It began during a bike ride. A very long bike ride.

Five years post-treatment, Bruce Ross and his specialist, Dr. Chad Robertson were part of a charity cycling team travelling across the Rocky Mountains from Vancouver to Austin, Texas to help people living with cancer and other diseases.

Dr. Robertson is a surgeon with the Department of Oral and Maxillofacial Surgery at the QEII. Now retired, Bruce is the former president of the medical imaging company, Picker International Canada. One day as the two men rode, Bruce asked what he could do to help Dr. Robertson’s department.

“I told him we could really use a cone beam CT scanner,” Dr. Robertson recalls. “These imaging machines provide quality images with less radiation exposure than a traditional CT. They are rather expensive but have the potential to benefit many patients. Bruce liked the idea.”

Bruce had a very good reason to offer his support to the QEII’s Oral and Maxillofacial Unit — it saved his life.

In the fall of 2005. he visited a specialist about a little red blotch on his gum just above his front tooth, it proved to be cancerous. A CT scan revealed the cancer had spread to the bone in his jaw.

Dr. Robertson removed a segment of Bruce’s upper jaw, including the teeth, right up to his nose. A prosthesis was made to fill the defect, but the cancer had already spread to lymph nodes in his neck. A total of 53 lymph nodes were removed as well.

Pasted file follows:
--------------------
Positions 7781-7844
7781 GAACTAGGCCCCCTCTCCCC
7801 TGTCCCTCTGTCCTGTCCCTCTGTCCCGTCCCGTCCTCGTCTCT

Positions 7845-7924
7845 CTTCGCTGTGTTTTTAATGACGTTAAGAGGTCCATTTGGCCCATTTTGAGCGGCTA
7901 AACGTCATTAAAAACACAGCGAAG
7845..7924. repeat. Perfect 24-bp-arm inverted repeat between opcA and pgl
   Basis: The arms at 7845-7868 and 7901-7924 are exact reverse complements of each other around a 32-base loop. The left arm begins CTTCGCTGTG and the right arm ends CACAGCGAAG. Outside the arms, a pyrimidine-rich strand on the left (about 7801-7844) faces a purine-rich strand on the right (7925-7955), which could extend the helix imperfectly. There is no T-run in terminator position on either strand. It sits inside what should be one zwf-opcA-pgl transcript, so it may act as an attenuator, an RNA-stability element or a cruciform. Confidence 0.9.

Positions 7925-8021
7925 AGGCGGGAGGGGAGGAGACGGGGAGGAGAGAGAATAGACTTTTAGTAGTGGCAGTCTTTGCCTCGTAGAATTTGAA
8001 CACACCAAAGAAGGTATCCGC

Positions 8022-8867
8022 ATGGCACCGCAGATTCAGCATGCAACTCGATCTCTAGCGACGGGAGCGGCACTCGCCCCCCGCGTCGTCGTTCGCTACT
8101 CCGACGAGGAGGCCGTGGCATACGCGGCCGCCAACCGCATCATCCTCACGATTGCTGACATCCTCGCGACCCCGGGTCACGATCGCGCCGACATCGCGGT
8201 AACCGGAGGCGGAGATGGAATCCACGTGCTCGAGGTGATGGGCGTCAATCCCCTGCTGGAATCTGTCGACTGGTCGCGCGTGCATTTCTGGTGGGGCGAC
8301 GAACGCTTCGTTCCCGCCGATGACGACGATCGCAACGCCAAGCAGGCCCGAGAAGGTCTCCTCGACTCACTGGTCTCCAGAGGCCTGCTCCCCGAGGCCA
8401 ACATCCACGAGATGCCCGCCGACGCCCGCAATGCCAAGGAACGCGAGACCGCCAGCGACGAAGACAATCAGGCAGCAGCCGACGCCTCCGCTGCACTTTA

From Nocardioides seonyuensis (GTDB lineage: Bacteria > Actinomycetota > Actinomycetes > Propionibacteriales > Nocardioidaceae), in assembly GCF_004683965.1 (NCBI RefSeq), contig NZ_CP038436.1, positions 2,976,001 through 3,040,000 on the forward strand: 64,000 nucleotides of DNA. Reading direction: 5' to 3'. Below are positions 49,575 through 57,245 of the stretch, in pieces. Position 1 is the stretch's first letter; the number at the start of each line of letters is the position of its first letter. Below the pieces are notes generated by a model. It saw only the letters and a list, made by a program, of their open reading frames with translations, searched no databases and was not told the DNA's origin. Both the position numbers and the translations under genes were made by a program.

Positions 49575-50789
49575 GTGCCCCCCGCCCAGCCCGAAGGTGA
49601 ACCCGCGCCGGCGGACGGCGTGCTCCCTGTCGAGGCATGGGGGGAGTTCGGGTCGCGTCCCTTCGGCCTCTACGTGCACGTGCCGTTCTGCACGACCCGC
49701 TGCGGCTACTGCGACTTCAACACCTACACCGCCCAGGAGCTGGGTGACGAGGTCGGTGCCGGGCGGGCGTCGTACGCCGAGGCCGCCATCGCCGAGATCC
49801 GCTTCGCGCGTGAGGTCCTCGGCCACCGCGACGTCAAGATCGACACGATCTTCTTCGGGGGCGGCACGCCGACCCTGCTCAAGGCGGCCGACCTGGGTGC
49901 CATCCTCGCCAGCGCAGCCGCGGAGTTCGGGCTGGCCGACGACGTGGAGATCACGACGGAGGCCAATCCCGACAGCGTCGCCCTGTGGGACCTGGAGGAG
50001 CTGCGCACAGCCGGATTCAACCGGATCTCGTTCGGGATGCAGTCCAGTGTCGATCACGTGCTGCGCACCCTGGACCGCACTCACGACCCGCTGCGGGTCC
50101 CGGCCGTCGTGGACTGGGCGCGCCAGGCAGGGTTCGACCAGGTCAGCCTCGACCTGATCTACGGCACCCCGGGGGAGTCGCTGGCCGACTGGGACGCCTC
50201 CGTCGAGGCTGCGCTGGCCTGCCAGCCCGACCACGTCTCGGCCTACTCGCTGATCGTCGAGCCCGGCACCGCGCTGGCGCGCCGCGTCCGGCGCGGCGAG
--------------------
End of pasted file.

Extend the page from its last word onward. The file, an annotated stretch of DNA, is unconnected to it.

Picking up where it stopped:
A long and difficult bout of radiation and chemotherapy followed.

Now, a decade after his cancer diagnosis, much of Bruce’s life has returned to normal. He’s cancer-free and back doing most of the things he loved to do before his treatments started. At 66 years of age he’s back to his fighting strength.

Bruce and his wife, Lynnda, graciously provided the funds to the QEII Foundation for the purchase of the cone beam CT scanner, which has dramatically improved imaging capabilities. This technology now resides in the Bruce and Lynnda Ross Maxillofacial Imaging Suite at the QEII’s VG site.

Bruce credits a commitment to physical activity as one of the keys to his dramatic recovery and positive attitude through it all. “I’ve had prosthesis for eight years. They’re only supposed to last eight years, but mine is still working. The doctors convinced me that if I stay in shape, if I keep my vascular system in good shape, the tissue in my mouth will continue to allow it to fit right. It’s still tight.”

Dr. Robertson agrees that Bruce’s physical condition played a huge part in his recovery.

“Bruce had what we call concurrent chemo-radiation therapy where you receive chemotherapy and radiation therapy at the same time. That combination can be quite toxic. The better shape you are in, the more likely you are to come through it well.”

Bruce remains a big proponent of cancer prevention. “The treatment is sometimes worse than you can imagine,” he says. “Why not do everything you can to prevent it? Staying active makes a lot of common sense.”